Our focus areas are broad. Our research offering extends to all sectors. This aligns with our aim:

Advancing gender and diversity related equity and inclusion, and combatting sexual and gender-based violence, harassment, and discrimination through evidence-based insights that inform widespread social, culture, and behaviour change.


Banele Khoza: Behind closed doors

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Pamela Phatsimo Sunstrum: Panthea 02

Some key themes examined in our work

Cultures of silence and secrecy

  • Narratives and practices that regulate the concealment of gender-based and diversity related violence, harassment, and discrimination within institutions, organisations, communities, and elsewhere. 

Gender-based violence (GBV) as lived experience

  • Differences and similarities in lived experiences of GBV among and between people who identify as men, women, and gender non-conforming

  • Intersections between lived experiences of GBV and exclusions on grounds of sexuality, race, socioeconomic status, health, and other identity and diversity variables

Consumer culture

  • Discriminatory representations of gender and diversity in design thinking and marketing

Expressions and drivers of gender-based and diversity related violence, harassment, and discrimination

  • Expressions:

    • What social actors do and say to enact violence, harassment, and discrimination

  • Drivers:

    • Meanings of femininity, masculinity, and valued identity

    • Gender and social norms

    • Situational factors, including socio-economic  pressures and struggles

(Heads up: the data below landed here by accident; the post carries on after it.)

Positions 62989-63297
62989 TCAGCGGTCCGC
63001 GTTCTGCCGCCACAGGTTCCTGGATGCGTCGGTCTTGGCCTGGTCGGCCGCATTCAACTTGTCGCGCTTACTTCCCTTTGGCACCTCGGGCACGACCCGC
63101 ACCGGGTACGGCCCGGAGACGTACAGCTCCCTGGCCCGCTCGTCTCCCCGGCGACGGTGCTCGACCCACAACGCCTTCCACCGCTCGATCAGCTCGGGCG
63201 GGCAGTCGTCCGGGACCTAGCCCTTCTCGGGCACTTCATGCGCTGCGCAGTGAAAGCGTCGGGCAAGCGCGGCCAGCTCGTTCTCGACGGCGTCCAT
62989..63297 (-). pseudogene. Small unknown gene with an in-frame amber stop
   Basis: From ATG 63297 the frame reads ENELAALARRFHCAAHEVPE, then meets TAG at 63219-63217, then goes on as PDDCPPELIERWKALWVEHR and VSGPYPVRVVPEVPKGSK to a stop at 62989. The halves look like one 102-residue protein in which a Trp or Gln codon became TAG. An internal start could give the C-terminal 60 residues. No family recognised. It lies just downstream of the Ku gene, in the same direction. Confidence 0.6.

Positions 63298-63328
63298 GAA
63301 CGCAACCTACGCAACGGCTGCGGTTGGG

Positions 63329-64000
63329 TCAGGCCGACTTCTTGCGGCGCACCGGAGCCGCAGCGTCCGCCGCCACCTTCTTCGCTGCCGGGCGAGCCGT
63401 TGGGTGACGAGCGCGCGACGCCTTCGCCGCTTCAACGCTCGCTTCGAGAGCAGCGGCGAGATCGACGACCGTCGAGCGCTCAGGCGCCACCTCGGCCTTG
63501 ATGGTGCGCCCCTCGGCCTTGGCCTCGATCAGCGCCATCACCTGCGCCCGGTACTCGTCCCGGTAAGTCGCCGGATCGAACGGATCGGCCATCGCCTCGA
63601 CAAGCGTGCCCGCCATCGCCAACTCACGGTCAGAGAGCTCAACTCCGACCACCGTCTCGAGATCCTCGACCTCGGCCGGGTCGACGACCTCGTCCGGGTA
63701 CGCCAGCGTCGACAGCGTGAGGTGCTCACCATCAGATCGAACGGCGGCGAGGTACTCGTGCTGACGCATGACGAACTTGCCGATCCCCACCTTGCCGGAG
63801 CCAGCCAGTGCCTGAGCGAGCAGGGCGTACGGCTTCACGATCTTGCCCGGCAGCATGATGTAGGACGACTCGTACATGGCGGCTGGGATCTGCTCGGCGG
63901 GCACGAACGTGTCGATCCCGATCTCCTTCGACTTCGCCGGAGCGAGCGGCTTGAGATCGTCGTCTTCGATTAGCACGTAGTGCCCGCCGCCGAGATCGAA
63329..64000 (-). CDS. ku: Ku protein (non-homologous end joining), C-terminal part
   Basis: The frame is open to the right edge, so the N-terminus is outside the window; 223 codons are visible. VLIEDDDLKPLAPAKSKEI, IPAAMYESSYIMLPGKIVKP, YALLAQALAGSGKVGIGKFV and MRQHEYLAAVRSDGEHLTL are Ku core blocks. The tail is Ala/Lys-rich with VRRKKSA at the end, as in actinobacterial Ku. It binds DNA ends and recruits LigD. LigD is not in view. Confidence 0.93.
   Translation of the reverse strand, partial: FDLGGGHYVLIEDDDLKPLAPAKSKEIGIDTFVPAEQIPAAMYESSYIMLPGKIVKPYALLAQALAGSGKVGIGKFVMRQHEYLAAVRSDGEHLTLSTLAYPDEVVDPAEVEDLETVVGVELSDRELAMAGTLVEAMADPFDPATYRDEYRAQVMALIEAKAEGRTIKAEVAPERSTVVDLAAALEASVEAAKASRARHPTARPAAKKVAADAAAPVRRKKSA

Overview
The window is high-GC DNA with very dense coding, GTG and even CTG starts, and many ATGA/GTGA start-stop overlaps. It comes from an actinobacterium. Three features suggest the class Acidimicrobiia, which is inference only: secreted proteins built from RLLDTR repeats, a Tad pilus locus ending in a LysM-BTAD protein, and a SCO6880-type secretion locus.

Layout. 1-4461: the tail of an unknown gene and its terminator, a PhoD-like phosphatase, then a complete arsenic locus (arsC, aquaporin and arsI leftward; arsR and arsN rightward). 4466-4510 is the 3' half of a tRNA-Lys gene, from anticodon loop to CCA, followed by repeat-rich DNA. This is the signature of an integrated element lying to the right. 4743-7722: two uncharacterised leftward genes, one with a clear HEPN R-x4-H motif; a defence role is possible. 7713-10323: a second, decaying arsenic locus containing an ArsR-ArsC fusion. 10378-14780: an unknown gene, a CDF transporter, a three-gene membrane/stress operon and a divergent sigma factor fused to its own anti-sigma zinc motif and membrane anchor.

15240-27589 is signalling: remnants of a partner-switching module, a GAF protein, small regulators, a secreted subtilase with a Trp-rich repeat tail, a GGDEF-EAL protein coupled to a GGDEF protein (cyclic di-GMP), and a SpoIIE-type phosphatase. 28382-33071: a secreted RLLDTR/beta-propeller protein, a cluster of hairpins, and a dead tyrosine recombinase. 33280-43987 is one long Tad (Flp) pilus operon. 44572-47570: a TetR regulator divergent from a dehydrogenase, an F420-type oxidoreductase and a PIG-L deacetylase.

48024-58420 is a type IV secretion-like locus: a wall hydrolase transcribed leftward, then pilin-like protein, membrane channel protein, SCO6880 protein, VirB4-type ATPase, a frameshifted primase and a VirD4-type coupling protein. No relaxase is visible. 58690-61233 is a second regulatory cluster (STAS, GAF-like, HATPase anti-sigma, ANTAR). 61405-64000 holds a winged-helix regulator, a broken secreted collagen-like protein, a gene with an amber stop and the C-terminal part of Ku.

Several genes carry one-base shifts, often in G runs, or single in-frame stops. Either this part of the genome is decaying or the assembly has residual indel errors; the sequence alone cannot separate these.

Media and advertising

Gender and diversity bias and stereotyping in messages, images, and  information, education, and communication content across a range of digital and traditional media and advertising platforms

Alternative masculinities

Understandings and expressions of masculinity in institutions, organisations, and communities, that:

Actively contest sexual and gender-based violence, harassment, and discrimination (SGBVHD), and diversity related harm and exclusions

Differ from typologies of men as dominant and violent

Research Services

Innovative research.                     People-centered insights. 

Grounded in the perspectives, voices, and local contexts that reference the lived realities of diverse social actors.

For decision-makers who know that a one-size-fits-all response to transformation negates exclusions along various lines of  difference, including race, gender, sexual orientation, stigmatised health conditions, and socio-economic status, and that this defeats rather than advances the equity, diversity, and inclusion project.

Julie mehretu .jpg

"Story maps of no location"

- As described by the artist.

Julie Mehretu: Stadia1

Some of our specialized offerings

Organizational culture assessments

Special focus on gender and diversity related equity and inclusion, and sexual and gender-based violence, harassment, and discrimination . 

Voices and visibilities index

Investigates gender-based and diversity related exclusions by examining barriers to voice and visibility. This provides a measure of transformation across these indicators as well as critical insights into cultures of silencing.

Customer experience (CX): Gender and diversity journeys

Applies a gender and diversity lens to the customer experience, and examines gender and diversity bias in design thinking, marketing, and consumer culture. 

Diverse masculinities spotlight:

  • Identifies meanings and portrayals of masculinity that differ from stereotypes of dominance, force, control, and aggression. Offers deep insight for interventions aimed at:

    • Ending normative associations between violence and valued masculinity

    • Addressing conflict and male 'disempowerment' without recourse to violence.